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Embracing the future

No traditional ballet star, Diana Vishneva leaps into new challenges and triumphs.

February 15, 2008|Lewis Segal | Times Staff Writer

Too many ballet stars embrace contemporary choreography only when they're on their last legs as classical dancers and want to prolong their careers. Not Diana Vishneva.

In performances on local stages by the Kirov Ballet, this 31-year-old Russian ballerina has often displayed her technical brilliance and interpretive daring in time-honored works from the imperial Russian and American neoclassical repertories. But Wednesday, she danced the premieres of three pieces that were created for her in a program titled "Beauty in Motion" (a label conferred on her by Vogue magazine) at the Orange County Performing Artscenter.

Ultimately it matters less that Vishneva and her seven guest dancers (all but one from the Kirov) rack up one triumph, one disaster and one qualified success than that she's staking her stardom on moving ballet and her own artistry into the future. She may be supreme in a tutu, but there's more than one way to dance a swan, as she definitively proves in Moses Pendleton's typically playful and dreamlike "F.L.O.W. (For Love of Women)."

A founder of the hyper-gymnastic Pilobolus Dance Theater and his own Momix company, Pendleton uses recordings by erO One, Lisa Gerrard and Deva Premal to accompany three kinds of movement theater.

Part 1 is a black light spectacle in which disembodied limbs form whimsical shapes -- including that swan. Part 2 finds Vishneva reclining on a mirrored platform, her constant shifts of position creating strange, seductive illusions. Part 3 places her in a silver gown and a large, circular headdress with strings of beads cascading nearly to the floor -- and as she whirls, the beads become a gleaming, ever-changing aura reflecting and magnifying her energy.

These are the only moments on the program qualifying as beauty in motion, for the other choreographers focus on more complex, nervy agendas. Pendleton alone has the gift of being simple and of being theatrical in a way that has nothing to do with bravura. He may not use Vishneva's classical prowess, but he enlists her imagination -- and the audience's. What's wrong with that?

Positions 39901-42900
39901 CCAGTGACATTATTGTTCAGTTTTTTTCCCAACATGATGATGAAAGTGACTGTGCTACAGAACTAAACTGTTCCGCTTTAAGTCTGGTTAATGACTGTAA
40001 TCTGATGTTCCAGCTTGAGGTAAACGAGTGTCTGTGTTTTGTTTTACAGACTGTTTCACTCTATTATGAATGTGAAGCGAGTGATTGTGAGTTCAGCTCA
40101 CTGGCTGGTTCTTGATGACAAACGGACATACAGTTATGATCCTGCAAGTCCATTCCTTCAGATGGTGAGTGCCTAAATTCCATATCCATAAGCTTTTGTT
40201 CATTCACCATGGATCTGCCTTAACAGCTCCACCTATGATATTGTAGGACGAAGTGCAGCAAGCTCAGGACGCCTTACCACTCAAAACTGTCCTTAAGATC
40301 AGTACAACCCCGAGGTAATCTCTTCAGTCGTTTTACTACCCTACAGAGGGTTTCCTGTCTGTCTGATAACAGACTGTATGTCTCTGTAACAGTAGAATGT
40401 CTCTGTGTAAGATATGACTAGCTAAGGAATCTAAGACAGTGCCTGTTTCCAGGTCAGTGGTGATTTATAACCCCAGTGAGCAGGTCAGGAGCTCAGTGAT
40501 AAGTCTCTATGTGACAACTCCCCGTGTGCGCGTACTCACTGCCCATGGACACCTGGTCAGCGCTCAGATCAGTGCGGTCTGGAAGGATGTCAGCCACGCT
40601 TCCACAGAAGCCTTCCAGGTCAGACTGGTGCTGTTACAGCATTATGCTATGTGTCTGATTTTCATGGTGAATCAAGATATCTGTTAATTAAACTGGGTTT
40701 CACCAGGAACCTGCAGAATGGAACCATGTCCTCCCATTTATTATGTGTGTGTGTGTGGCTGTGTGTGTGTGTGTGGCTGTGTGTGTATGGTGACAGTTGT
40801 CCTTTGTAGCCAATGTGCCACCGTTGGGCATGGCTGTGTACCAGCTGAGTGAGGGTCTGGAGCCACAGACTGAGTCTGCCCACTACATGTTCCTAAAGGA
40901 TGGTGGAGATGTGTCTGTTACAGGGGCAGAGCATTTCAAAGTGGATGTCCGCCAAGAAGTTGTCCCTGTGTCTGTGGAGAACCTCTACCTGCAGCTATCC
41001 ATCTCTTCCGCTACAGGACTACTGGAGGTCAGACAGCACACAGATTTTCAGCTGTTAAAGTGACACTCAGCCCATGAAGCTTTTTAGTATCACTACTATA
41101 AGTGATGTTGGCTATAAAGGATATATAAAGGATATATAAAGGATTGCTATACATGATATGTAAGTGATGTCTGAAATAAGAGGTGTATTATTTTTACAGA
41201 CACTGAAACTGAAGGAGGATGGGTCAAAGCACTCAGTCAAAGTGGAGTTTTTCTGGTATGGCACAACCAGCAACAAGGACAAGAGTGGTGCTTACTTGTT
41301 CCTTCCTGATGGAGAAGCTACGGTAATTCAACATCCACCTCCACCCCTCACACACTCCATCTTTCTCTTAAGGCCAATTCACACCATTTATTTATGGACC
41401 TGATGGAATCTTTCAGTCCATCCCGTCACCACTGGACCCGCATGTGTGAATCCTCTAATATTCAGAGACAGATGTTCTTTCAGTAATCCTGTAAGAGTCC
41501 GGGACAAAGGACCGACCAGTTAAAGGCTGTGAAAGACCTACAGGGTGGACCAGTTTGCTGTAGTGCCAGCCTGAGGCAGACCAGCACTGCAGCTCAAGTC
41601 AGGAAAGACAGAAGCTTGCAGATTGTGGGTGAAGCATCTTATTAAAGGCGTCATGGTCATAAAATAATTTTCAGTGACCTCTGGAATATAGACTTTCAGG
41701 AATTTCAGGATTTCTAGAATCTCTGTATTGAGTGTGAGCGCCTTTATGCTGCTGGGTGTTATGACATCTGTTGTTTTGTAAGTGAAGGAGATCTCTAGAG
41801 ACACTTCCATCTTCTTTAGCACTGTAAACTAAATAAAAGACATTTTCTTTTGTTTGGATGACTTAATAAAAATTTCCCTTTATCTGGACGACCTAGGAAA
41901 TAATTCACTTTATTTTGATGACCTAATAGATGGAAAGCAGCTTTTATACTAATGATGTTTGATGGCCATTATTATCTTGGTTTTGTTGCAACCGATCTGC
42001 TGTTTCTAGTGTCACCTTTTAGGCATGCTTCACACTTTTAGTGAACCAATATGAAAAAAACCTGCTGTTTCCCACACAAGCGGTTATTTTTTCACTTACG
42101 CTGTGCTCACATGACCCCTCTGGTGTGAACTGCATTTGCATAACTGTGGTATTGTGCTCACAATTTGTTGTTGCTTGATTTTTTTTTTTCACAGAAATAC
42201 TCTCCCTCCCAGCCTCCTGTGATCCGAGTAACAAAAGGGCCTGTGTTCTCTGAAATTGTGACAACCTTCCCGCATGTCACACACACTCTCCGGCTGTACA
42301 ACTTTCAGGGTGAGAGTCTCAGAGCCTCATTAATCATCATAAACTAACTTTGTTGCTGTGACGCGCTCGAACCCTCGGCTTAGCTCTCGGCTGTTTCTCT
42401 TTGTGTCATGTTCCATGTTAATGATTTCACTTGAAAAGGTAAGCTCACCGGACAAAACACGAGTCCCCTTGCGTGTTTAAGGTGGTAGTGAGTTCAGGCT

"F.L.O.W." ideally belongs in a much smaller theater, as does Alexei Ratmansky's hopelessly confusing "Pierrot Lunaire," a setting of Arnold Schoenberg's groundbreaking song cycle in which Vishneva and three males initially appear identically dressed but keep changing roles and hats, reflecting the content of the text.

Partly because that text is in German and there are no translations or supertitles, the choreography never fuses with the music. It also never develops a life of its own. Forces led by mezzo Elena Sommer present the score diligently but can make no case for it against the restless stage action.

Currently artistic director of the Bolshoi Ballet, Ratmansky gives everyone floppy, antic clown moves derived from antique commedia dell'arte traditions, but he switches gears whenever he needs a shot of virtuosity. Then, suddenly, the dancers straighten up and execute the steps as if this were the Costa Mesa International Ballet Competition.

It's nice to see Igor Kolb's pristine pirouettes, but shouldn't Ratmansky ask him to dance in character? The 1962 "Pierrot Lunaire" by the late Glen Tetley that Rudolf Nureyev performed for many years was much more astute in its use of this music and also more unified choreographically.

Happily, Dwight Rhoden, co-founder and co-director of the Complexions company, sustains unity of style throughout "Three Point Turn," his turbulent, exciting sextet for Vishneva, Complexions guest Desmond Richardson and dancers previously used in the Pendleton and Ratmansky pieces.

Danced to live percussion by David Rozenblatt and Benny Koonyevsky, the piece initially seems a formula vehicle for three color-coded couples. But soon, very soon, Rhoden shatters the formula and all those comforting, hackneyed choreographic symmetries that Ratmansky relies on for something rawer and more genuinely contemporary. "Three Point Turn" is relentlessly overdriven, but at least it's going somewhere.

Whereas her artistry is often obliterated by Ratmansky, Vishneva glories in the unorthodox and often punishing Rhoden duets with the casually magnificent Richardson. And the fine supporting cast -- Mikhail Lobukhin with Ekaterina Ivannikova in blue, Alexander Sergeev with Maria Shevyakova in green -- helps make all the changing romantic entanglements forceful and satisfying.



'Diana Vishneva: Beauty in Motion'

Where: Orange County Performing Artscenter, 600 Town Center Drive, Costa Mesa

When: 7:30 p.m. today and Saturday, 3 p.m. Sunday

Price: $20 to $92

Contact: (714) 556-2787 and

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